History of Puerto Galera (加莱拉港,菲律宾海豚湾)
Believe it or not, it was the Spaniards who gave Puerto Galera its name, which has an English translation of “Port of Galleons”. The Spaniards were the ones who first inhabited the island during their occupation of the Philippine territory. It was mainly used by then as a quiet respite for sailors and other crews to give them the break they needed from the challenges of their jobs. The Spaniards already knew that the vacation value of Puerto Galera is impressive. In fact, they loved Puerto Galera’s relaxing appeal combined with many scenic views.
Aside from being a holiday destination in the early times, Spaniards also run to Puerto Galera to keep themselves safe from monsoon harm. It has been considered as a one of the safest, most convenient natural harbors, which it still is at present. Several artifacts discovered in the 1980’s, however, proved that the Spaniards have also taken a streak of bad weather there. The ship wreck that was discovered in the harbor of Puerto Galera was excavated and all the artifacts recovered were put together in the Excavation Museum.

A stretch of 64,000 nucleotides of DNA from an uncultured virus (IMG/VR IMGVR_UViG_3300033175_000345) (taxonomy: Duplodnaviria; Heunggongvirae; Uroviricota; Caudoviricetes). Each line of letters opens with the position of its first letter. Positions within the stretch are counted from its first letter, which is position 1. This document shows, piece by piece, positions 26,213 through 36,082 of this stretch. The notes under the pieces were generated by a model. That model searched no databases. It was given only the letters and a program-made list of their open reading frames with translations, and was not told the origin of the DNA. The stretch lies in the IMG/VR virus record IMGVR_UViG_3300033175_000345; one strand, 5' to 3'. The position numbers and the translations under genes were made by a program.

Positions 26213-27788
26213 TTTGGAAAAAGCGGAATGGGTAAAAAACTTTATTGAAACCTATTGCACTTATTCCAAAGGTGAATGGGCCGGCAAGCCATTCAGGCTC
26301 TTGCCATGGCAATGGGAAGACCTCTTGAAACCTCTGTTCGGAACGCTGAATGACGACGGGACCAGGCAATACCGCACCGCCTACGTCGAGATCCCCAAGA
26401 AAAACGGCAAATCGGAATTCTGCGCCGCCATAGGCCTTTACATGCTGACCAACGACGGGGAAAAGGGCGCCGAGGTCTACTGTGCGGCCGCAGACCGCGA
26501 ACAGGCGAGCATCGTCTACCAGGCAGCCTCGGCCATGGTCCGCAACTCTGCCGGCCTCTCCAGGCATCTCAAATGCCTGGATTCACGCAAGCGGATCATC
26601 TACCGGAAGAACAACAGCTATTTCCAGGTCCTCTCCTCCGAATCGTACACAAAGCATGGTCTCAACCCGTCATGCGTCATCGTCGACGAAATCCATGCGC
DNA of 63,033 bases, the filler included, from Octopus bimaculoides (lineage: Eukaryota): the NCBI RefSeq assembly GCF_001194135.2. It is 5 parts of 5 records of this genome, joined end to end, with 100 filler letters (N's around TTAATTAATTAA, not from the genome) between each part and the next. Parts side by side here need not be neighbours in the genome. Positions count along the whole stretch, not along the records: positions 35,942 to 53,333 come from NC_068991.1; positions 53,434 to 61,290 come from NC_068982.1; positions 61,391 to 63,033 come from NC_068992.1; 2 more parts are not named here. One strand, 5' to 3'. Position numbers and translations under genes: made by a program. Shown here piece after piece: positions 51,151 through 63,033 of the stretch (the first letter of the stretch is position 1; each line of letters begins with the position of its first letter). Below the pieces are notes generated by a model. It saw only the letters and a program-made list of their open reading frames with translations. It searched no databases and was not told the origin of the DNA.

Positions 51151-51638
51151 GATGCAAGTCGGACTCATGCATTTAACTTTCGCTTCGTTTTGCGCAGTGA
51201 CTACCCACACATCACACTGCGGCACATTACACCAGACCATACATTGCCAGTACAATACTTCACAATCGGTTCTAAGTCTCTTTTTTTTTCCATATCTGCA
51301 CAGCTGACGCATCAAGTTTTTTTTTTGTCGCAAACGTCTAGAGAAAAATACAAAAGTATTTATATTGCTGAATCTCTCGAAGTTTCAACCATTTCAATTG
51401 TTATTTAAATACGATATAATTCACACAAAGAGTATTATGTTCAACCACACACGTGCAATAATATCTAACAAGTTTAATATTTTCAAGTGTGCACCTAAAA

It was not until the 1700s that the Spanish colonizers recognized Oriental Mindoro as a territory with Puerto Galera as its capital. Two centuries later, the provincial capital was changed to Calapan, now Calapan City, but the significance of Puerto Galera remained, especially in earning tourism money for the whole province to live through. Puerto Galera was recognized as a full blown municipality by 1927.
Puerto Galera is not just a beautiful place to have some R&R. In fact, it is also a nice place to trace some rich and magical history. There is a particular incident that probably sets apart Puerto Galera for the Spaniards. And it is reflected at present through the Black Rice display board posted along Muelle Pier.
In the early times, the Spaniards thought it would be nice to make Puerto Galera a productive place by cultivating the farm lands to become rice fields. They put up a rice granary where rice grains ready for shipment are stored. It was believed that the rice granary caught fire in the 18th century and the whole place broke down. Burned rice grains were also believed to have been tossed to the sea. Following the natural process of decomposition, the burned rice grains should have decomposed after a period of time. But no, the salty waters of Puerto Galera sea preserved the rice grains instead. Until now, the Black rice grains continue to surface as the tide changes.